The European Parliament has given the green light to merge some of its plenary sessions as a means of reducing its travel costs and related carbon emissions, in a move that some say could pave the way to further restructuring of parliamentary sittings. But French MEPs have called on President Nicolas Sarkozy's government to challenge the decision at the European Court of Justice.
In 2012 and 2013, two sessions will take place during the same week in October in order to save one trip to the French city.
Yesterday's (9 March) vote saw 357 MEPs vote in favour of the move, while 253 voted against amid 40 abstentions.
Continuous travelling between Strasbourg (the European Parliament's official seat) and Brussels (its de facto seat) has long been a bone of contention among MEPs.
Traditionally, Europhiles and nationals of the EU's older member states have ranked among the twin-seat Parliament's biggest supporters, while Eurosceptic MEPs and those from newer member states complain about the cost and negative environmental impact of the EU's so-called monthly 'travelling circus'.
Minds are so divided on the issue that MEPs regularly find themselves at loggerheads. Indeed, prior to the vote, UK Conservative MEP Martin Callanan (European Conservatives & Reformists) accused German member Bernd Posselt (European People's Party) of having lost touch with reality in his attempts to "defend the indefensible," as he described the monthly decampment of 736 MEPs and their staff from Belgium to France.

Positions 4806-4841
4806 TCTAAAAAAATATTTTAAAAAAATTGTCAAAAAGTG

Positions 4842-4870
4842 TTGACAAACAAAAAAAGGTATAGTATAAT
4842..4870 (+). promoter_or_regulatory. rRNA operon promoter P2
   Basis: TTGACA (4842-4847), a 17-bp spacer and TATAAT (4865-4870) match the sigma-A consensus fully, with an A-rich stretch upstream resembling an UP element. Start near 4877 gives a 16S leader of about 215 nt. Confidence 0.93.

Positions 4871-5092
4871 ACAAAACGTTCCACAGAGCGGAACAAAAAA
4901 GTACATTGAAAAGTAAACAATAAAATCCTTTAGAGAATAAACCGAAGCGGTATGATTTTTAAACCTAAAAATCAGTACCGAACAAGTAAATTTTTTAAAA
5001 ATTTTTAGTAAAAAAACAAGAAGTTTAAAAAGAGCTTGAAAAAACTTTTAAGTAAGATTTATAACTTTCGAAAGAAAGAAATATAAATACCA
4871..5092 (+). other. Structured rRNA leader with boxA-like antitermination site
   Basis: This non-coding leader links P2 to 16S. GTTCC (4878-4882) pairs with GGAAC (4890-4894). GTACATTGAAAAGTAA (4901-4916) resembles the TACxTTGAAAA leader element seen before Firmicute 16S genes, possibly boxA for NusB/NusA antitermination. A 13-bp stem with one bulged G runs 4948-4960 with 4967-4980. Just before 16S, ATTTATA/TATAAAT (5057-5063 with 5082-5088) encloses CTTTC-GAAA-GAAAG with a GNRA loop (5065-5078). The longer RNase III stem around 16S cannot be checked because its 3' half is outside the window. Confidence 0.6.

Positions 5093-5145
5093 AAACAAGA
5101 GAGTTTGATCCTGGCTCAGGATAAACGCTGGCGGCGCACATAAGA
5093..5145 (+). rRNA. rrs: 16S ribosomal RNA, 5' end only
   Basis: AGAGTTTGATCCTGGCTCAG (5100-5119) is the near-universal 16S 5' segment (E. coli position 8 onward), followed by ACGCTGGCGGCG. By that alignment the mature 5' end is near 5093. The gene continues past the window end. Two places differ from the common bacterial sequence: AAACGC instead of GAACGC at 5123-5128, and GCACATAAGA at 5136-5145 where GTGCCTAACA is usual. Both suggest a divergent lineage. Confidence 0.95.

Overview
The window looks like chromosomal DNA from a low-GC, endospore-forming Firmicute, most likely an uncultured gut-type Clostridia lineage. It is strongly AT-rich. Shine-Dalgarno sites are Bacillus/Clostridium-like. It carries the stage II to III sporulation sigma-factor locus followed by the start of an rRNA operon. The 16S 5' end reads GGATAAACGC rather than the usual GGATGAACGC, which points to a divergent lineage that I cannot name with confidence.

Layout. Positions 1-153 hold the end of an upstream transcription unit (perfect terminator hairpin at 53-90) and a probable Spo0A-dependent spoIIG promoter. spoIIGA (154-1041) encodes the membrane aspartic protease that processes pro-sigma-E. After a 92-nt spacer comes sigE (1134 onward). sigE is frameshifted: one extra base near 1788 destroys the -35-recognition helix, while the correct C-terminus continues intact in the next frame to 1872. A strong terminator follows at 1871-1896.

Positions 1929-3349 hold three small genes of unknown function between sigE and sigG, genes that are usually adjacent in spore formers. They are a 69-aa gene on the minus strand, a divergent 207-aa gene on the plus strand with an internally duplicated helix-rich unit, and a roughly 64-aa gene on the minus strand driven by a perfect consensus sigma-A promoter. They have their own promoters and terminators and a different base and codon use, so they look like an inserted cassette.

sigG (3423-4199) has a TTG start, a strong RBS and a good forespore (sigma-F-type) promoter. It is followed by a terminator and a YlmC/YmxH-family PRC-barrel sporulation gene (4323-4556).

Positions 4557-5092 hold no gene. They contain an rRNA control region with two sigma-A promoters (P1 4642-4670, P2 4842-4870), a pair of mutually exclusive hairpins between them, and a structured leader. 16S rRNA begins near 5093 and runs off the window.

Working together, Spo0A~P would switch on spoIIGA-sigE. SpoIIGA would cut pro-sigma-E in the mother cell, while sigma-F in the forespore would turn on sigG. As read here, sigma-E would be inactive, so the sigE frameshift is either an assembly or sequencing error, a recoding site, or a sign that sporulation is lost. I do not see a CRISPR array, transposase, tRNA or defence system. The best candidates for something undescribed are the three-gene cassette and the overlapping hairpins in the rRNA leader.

Opening a Pandora's Box?
This is "the beginning of the end for Strasbourg," Callanan told EURACTIV. According to the Conservative MEP, the parliamentary authorities and President Jerzy Buzek allowed the vote to go ahead because they saw it as legitimate, despite the lobbying of some MEPs against it.
German MEPs are renowned for wanting to save EU money, so "Posselt is being positively anti-Germanic" in wanting to keep Strasbourg, said Callanan.
He explained that behind the vote, which was taken by secret ballot, was a cross-party, cross-national effort. "This was not just the Tories," Callanan observed.
Violation of the Treaty?
Posselt, meanwhile, called into question the accuracy of figures that are regularly cited in attacks on the two-seat system. In an email sent to MEP colleagues, seen by EURACTIV, he described one figure that was circulating, €150m, as "fantasy". "Experts speak of €50-70 million," he said, blaming the size of that figure on a lack of organisation rather than on the Strasbourg seat itself.
After the motion had passed and the decision to merge two sessions into one in October 2012 and October 2013 had been taken, Posselt issued a statement claiming that the vote was "partly illegal".
The concentration of two regular Strasbourg plenaries in just one week "is a clear violation of the Treaty, which speaks of twelve monthly plenary sessions".
"According to the Treaty, Strasbourg is not the second seat, but the only seat of the European Parliament, and whoever wants to save session time, money and CO2 has to concentrate work at the Alsatian metropolis and not[in Brussels]," Posselt said in his statement.
Many French MEPs, however, want to see the decision challenged in court. They are calling on the French government to assess whether it is possible to challenge the vote at the European Court of Justice in a bid to see it declared contrary to the EU Treaties.